I’m here for a reason. This is what I live for. This is what I want to do! I’d rather be no where else then here today!

Mid crux
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Looking down from the belay of P1…Crappy hanging slabby ice belay
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Chris hands me the gear and I tie into the middle just in case one rope get’s cut, I’m protected with the other. “Dude, it’s freaking overhanging!” I start off and slowly make my way up. I feel like throwing up. Stomach problems seemed to be occurring all day. Sure enough, there is enough gear to proceed. I even got a heel hook for a rest behind the hanging dagger. M6 drytooling brought me to a gnarly transfer to the hanging dagger. I made my way up vertical ice and soon got to place a screw, and then another. I built the belay. “Off Belay!” Chris was really psyched for me and seemed impressed. He followed and we both agreed, this WAS the best pitch of ice in the park! I asked Chris if he wanted the next pitch. I needed a break after that pitch. He took it. Some vertical ice brought you to this overhanging sort of chimney that had absolutely NO holds to chimney with pons on! Chris sent it and soon built a belay. I followed and struggled up the chimney crux of it. Old school M6. I was pumped plus it didn’t help that I was trailing the follower pack. Soon I plopped up to the ledge really tired. I looked up and there’s another roof. I make my way up and soon join Chris at the belay. I’m worked by this point. That was a another hard pitch! Of course all of this is above 13,000 feet.

Chris leading P2
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Finally getting to the nice ledge at the end of P2 with relief
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Chris on the Eubanks Chimney finish
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Chris then took the final pitch up a couple more roofs to the top. I followed in better style and soon was on Kieners. Woohoo! For a while there, I thought it was going to get dark on route. I broke trail and soon made the step around move to the slog to the summit. My second summit of Longs Peak! I never set out on Longs with the goal of the summit. The summit of Longs is sort of a sacred place for me. I make sure every time I do end up there, it’s after REALLY challenging myself at my limit. My first time was after climbing the Casual Route two years ago. I was 18, Danny was 20 when we did it. It was a break through for me at the time into realization that yes dreams do come true! But they don’t come easy. These last two years have been filled with me living life. A lot of the time, I wake up and wonder why I choose to live this life. I could be chasing a career or going to college or getting married for that fact. Why have I dropped everything in the past several years for this pursuit many consider selfish? I realize, it’s me. Climbing is a part of me. It’s not a hobby. It’s my life. It’s all I’ve seemed to want.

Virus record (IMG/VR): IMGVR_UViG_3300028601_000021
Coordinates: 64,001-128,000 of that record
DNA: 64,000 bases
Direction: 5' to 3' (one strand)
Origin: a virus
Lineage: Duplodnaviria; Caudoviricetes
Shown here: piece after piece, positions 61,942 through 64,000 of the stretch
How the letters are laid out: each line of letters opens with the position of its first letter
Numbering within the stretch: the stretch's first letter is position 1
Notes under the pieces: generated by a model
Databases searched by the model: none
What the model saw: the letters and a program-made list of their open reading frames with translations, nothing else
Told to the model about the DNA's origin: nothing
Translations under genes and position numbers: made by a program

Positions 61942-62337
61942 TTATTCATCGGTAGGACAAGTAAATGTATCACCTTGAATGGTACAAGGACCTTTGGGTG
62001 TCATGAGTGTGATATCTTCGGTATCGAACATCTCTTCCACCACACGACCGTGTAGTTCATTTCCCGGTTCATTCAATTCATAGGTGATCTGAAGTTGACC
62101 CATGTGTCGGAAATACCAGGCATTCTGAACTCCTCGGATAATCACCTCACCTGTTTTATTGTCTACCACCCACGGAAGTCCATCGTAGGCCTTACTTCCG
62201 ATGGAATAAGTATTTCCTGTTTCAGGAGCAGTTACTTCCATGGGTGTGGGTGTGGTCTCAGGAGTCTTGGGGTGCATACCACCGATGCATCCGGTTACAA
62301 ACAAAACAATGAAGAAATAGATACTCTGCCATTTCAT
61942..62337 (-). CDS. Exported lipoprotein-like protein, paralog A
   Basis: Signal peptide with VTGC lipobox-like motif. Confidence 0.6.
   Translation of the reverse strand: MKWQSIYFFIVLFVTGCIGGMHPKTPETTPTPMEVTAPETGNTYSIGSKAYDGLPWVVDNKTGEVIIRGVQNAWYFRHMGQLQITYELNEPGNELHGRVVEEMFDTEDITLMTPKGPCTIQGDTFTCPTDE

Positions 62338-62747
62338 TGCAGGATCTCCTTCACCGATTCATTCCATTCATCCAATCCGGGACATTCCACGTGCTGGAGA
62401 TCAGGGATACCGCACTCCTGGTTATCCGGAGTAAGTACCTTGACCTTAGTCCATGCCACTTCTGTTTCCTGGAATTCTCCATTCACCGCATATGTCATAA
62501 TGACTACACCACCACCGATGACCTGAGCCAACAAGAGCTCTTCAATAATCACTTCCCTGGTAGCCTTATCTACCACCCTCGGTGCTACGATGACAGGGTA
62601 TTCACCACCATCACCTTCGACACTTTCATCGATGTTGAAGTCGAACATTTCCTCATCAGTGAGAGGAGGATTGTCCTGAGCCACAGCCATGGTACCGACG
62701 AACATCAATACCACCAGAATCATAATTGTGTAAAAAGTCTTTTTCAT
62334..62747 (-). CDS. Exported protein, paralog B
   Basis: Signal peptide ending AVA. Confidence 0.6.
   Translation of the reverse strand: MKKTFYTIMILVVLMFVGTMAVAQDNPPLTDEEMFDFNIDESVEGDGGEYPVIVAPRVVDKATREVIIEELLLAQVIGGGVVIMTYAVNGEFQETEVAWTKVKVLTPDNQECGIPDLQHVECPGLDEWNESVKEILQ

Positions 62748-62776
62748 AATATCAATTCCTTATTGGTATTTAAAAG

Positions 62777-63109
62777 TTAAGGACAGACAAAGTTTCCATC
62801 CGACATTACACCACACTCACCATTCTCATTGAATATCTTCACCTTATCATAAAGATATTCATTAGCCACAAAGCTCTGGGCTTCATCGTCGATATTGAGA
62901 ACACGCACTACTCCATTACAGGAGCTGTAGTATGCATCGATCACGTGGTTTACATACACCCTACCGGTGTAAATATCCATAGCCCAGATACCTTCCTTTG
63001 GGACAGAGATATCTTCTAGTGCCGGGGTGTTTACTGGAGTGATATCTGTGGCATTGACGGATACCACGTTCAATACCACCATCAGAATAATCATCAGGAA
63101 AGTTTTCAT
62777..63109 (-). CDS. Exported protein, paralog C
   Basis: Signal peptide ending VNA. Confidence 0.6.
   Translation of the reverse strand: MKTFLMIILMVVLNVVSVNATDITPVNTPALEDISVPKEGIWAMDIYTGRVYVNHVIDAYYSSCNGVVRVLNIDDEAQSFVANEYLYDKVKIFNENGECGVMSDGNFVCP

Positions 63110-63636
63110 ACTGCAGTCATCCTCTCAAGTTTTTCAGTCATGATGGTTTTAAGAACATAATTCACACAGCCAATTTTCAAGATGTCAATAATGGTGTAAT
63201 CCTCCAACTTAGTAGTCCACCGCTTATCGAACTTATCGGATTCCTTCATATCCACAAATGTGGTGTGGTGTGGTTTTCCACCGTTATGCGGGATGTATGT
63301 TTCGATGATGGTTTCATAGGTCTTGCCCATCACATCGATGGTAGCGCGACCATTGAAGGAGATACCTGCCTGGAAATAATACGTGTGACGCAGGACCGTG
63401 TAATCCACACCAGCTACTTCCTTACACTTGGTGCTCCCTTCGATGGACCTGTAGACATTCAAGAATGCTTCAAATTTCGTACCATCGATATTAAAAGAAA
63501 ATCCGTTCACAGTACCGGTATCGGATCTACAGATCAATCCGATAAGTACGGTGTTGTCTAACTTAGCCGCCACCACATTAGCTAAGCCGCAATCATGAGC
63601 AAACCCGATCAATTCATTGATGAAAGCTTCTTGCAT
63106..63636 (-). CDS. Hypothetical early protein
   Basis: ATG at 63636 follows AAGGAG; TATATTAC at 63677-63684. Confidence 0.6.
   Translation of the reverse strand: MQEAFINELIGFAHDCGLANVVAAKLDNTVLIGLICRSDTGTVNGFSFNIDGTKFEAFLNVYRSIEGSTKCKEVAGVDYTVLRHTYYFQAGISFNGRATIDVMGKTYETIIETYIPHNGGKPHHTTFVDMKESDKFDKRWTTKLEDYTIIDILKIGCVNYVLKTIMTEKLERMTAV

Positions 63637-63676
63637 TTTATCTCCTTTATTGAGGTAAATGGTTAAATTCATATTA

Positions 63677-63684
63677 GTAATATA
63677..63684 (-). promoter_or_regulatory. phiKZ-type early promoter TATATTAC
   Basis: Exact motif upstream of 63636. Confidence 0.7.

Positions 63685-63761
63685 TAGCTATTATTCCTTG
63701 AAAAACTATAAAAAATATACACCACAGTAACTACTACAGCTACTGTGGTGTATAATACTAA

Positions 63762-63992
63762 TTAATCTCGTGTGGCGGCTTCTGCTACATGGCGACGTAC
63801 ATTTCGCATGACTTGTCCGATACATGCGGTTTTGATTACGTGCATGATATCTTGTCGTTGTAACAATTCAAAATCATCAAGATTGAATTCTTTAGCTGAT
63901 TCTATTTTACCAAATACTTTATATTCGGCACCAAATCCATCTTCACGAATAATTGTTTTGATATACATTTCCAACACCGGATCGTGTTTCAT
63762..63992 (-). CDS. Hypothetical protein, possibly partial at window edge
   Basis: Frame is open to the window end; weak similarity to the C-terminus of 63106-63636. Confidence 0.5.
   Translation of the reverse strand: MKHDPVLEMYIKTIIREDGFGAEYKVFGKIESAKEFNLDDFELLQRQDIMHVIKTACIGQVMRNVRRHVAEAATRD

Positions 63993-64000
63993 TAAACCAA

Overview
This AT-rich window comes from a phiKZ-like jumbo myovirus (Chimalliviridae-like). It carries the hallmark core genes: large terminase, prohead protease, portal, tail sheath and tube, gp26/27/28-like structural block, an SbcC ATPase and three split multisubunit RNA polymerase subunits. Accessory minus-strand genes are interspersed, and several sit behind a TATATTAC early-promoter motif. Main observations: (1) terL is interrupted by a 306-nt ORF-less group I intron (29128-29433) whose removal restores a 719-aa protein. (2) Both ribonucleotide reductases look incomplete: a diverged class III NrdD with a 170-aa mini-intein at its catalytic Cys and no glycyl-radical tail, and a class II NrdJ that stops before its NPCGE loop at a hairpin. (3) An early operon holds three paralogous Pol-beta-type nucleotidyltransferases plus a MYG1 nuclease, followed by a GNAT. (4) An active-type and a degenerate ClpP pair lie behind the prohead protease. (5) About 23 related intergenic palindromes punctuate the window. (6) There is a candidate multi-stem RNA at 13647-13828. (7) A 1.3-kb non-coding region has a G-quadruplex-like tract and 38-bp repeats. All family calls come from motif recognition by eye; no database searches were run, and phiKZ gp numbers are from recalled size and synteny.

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All smiles on Upper Kieners
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Upper Kieners with Chris
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We descended the North face at sunset. We were both basically out of water. We descended the Camels Gully back to our stash at Chasm Lake. I was really tired. I hadn’t had much sleep in the last two weeks. I was almost falling asleep on the trail. I was hallucinating at times. My legs hurt, my whole body hurts. We drop some iodine tablets into water and drink up soon. It was a Long way back. It’s always longer back when you’re tired. Finally we reach the car, finally.

Step Around Move
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Summit!
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It’s over.

I fell asleep once in the car and soon make the drive home. It’s always crazy leaving home when the drunks are leaving the bar, and coming back when the drunks are leaving the bar. All in all, I think it was a hard earned 24 hours bed to bed? I don’t really remember that hike back that well.

I think it was Alex Huber that said, you remember a memorable alpine climb forever. This is one of those that I’ll always remember. Hardships and battle’s won. My best day I’ve ever had on Longs. This is why I love alpinism.

This is what I want in life. Just when you think life can’t get any better it does.

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About Noah McKelvin

I live my life with the aim to accomplish my dreams and goals. My goal is to climb the 14 8,000m peaks via winter or new routes, to bring alpinism to the biggest faces out there. A goal since I was 13. Now at the age of 20 with many journey's around the world I am preparing myself for my dream through ice/mixed climbing, rock climbing, and high altitude mountain climbing. It's not just my hobby, but a lifestyle I choose to live. I am very passionate about this sport and look forward to seeing you at the top!
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2 Responses to The Young and the “Reckless”

  1. keithnoback says:

    ’cause I can’t double-like it. Beautiful climb.

  2. Kick ass Noah! Looks like an amazing climb :)